The practical way to support Israel
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The practical way to support Israel

The Jewish communities of Hudson, Bergen, and Passaic counties are among the staunchest supporters of the State of Israel anywhere in the United States.

So passionate are we in this that, at times, we find it difficult to communicate with one another. Our love for Israel causes each of us to have our own view of what is best for the Jewish state. We are so eager for Israel to survive, and so convinced that our way is the only way, that we shut our ears to those with other views. Too often, we shut our doors to them as well. We have so much in common, and have so many common problems besetting us that cry out for all of us working together toward solutions, but we are unable to get beyond the “Israel problem.”

And yet, if the survival of Israel is as important to us as the constant battles over policy make it seem, how is it that most of us ignore the simplest and surest way of securing the future of the Jewish state? How is it that most of us pass up every opportunity to “buy Israel”?

It is shocking to note that, in the first six months of 2011, for example, Israeli exports to the United States dropped by 20 percent, according to figures released by Israel Export and International Cooperation Institute. Exports drop because sales have dropped. Those sales were never high on the market share scale in the first place. A 20 percent drop, then, is a sure sign that Israeli products do not rank high with consumers.

It is fair to say that there was a time when “made in Israel” was second only to “made in Japan” as a public proclamation of product inferiority. Those days are long gone, however. We recognize that fact in the case of Japanese products, especially in areas we hold so dear, such as automobiles and electronics – yet we hestitate to accept that Israeli products have also come a long way.

They have indeed come a long way, especially in those high-tech areas we depend on nowadays. So many of us use flash drives without giving them a second’s thought; an Israeli company (M-Systems) developed them. Many of us rely on instant messaging to keep in touch with family and friends; an Israeli company (ICQ) pioneered the field. Cell phone technology, ever-faster microchips and computer processors – Israel excels.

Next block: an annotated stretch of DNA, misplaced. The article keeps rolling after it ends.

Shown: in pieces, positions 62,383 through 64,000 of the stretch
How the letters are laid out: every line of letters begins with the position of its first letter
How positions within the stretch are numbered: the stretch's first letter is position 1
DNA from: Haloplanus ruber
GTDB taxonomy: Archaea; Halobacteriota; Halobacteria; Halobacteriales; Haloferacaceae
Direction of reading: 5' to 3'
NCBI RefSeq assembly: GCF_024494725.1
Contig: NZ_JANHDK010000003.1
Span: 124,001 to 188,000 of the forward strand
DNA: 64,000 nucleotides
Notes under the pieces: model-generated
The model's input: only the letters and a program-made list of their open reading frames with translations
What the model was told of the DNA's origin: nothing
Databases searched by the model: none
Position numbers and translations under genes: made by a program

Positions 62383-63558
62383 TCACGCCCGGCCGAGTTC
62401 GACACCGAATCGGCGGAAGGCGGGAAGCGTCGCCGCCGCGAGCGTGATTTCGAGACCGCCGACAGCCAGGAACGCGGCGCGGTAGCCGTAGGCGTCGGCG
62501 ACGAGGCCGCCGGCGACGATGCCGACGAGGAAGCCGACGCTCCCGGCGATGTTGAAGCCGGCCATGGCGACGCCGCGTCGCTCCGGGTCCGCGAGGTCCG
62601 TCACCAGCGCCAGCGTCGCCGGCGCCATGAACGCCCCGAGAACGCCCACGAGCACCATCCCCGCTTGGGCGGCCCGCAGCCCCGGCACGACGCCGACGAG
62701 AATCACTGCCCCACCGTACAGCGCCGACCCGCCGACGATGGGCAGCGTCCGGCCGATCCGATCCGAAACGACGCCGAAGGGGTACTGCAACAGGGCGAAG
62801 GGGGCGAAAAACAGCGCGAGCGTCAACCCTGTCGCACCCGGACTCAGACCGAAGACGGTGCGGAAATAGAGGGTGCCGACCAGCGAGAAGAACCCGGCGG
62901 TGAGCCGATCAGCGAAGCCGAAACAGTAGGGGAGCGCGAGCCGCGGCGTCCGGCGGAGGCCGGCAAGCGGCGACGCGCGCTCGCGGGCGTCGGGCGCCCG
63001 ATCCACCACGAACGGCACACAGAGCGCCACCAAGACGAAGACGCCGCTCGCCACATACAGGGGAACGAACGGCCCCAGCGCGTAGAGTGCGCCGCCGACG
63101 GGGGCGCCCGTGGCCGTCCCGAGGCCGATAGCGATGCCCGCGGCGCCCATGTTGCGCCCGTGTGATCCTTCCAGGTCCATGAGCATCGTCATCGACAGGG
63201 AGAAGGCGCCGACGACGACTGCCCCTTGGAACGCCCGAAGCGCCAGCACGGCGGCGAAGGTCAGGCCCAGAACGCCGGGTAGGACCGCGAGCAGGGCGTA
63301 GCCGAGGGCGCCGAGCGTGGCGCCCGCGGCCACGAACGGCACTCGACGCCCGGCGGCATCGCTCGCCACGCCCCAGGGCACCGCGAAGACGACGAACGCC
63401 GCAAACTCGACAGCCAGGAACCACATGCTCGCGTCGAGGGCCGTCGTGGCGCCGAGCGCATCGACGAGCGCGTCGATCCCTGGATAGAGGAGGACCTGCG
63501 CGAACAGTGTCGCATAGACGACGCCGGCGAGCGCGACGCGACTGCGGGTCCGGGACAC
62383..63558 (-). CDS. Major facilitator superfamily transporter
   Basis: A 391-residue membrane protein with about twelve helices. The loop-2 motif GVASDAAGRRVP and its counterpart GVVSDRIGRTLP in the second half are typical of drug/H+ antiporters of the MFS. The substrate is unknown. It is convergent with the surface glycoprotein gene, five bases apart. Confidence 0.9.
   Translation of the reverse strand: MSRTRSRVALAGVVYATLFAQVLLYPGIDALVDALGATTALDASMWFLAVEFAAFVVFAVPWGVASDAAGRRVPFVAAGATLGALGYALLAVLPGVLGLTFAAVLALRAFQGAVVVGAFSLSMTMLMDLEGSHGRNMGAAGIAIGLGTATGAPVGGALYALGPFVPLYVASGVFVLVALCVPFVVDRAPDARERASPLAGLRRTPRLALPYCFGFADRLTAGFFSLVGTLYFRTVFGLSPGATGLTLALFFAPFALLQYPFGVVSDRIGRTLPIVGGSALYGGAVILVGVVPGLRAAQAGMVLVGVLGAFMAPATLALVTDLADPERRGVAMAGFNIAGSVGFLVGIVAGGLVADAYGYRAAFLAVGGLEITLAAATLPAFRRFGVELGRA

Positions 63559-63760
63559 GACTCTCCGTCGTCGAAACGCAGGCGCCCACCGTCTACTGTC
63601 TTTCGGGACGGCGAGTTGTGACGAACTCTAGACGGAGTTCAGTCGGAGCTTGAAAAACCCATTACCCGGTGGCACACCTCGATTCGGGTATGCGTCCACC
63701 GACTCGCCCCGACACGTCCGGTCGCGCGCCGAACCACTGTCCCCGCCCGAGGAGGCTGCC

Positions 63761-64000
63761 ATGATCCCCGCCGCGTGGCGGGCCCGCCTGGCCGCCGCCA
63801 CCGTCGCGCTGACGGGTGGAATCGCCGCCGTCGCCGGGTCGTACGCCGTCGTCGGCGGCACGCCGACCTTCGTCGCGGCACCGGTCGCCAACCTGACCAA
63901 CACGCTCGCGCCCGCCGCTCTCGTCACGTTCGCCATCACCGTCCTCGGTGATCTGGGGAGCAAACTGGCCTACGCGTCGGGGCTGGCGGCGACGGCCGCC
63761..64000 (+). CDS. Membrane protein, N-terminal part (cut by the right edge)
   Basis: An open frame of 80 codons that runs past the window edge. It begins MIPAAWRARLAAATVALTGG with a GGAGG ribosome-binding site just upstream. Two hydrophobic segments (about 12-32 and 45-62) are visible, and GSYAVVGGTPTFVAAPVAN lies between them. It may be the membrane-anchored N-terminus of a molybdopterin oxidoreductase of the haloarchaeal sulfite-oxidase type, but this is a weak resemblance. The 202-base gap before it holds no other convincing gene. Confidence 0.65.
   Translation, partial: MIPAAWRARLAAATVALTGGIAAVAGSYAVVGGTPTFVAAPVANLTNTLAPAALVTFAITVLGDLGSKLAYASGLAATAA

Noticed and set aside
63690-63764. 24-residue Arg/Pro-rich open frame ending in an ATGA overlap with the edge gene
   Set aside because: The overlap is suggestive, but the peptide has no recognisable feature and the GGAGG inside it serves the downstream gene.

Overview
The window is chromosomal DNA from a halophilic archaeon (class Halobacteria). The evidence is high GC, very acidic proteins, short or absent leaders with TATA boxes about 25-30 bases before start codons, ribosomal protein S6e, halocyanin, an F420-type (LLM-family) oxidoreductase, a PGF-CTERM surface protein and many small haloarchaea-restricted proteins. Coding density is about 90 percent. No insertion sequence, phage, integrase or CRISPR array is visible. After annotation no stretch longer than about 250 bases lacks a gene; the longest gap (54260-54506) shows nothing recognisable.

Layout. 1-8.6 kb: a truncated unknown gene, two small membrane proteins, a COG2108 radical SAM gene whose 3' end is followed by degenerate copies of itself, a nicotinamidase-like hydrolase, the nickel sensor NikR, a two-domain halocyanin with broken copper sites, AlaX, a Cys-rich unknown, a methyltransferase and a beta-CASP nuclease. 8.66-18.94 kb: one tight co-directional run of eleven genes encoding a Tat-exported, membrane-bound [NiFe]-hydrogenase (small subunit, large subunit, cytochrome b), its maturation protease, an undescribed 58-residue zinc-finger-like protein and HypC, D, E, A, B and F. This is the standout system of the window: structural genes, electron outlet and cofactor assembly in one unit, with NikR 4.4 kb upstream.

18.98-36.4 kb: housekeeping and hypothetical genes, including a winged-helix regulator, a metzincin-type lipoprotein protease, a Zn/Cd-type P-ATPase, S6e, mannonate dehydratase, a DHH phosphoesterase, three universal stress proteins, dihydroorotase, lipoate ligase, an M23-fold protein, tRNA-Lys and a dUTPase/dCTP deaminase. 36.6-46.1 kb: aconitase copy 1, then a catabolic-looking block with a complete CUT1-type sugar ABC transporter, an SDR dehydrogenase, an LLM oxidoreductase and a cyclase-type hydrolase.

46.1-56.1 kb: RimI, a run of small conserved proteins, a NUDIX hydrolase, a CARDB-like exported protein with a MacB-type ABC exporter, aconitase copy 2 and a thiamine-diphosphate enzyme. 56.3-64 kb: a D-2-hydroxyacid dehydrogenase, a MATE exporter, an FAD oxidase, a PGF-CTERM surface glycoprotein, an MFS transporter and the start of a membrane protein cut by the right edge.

Clean energy and “green products” are only beginning to make headway with consumers, but it would not be possible without Israeli technology “under the hood.”

Because they are “under the hood,” however, they also are under our consumer radar. Rather than recognize that Israeli products are among the best around, we apparently persist in the notion that Israel remains a Third-World country with everything that goes with it. Nothing can be further from the truth.

Take Israeli wines, for example. These have come a long way over the years. Israeli wines were always palatable, but only just. In the early days of the state, only a few ever made it to the tables of consumers with sophisticated palates, except perhaps at a Pesach seder. Today, Israeli wines walk away with major international awards, often beating out entries from France, Spain, and other traditional wine-making countries. Unless you drink “kosher wine,” however, you probably have no idea of how good some Israeli wines truly are because they are too often hidden in the kosher aisles.

Then there is tourism to Israel. This is a very direct way to help that country’s economy. Estimates range from between 25 percent and 40 percent of American Jews who have set foot in Israel even just once. Compare this to, say, the Jews of England, 95 percent of whom have been to Israel at least once. Our area is better than the national average, but not by all that much.

We are very big in knowing what is right for Israel and what is not. We are not all that big, however, in practical ways to help Israel. This needs to change.

The Jewish Standard, in cooperation with jdeal.com and several other English-language Jewish weeklies, is sponsoring Buy Israel Week, from Nov. 28 through Dec. 4. During those seven days, retailers across the country will offer consumers discounts on Israeli products through special coupons that will be available for download that week at www.buyisraelweek.com.

The purpose of Buy Israel Week is not to have us buy Israeli products for one week. Rather, it is to make us aware of the wide variety of quality Israeli products that are available week after week.

Let us turn Buy Israel Week into Buy Israel Every Week.

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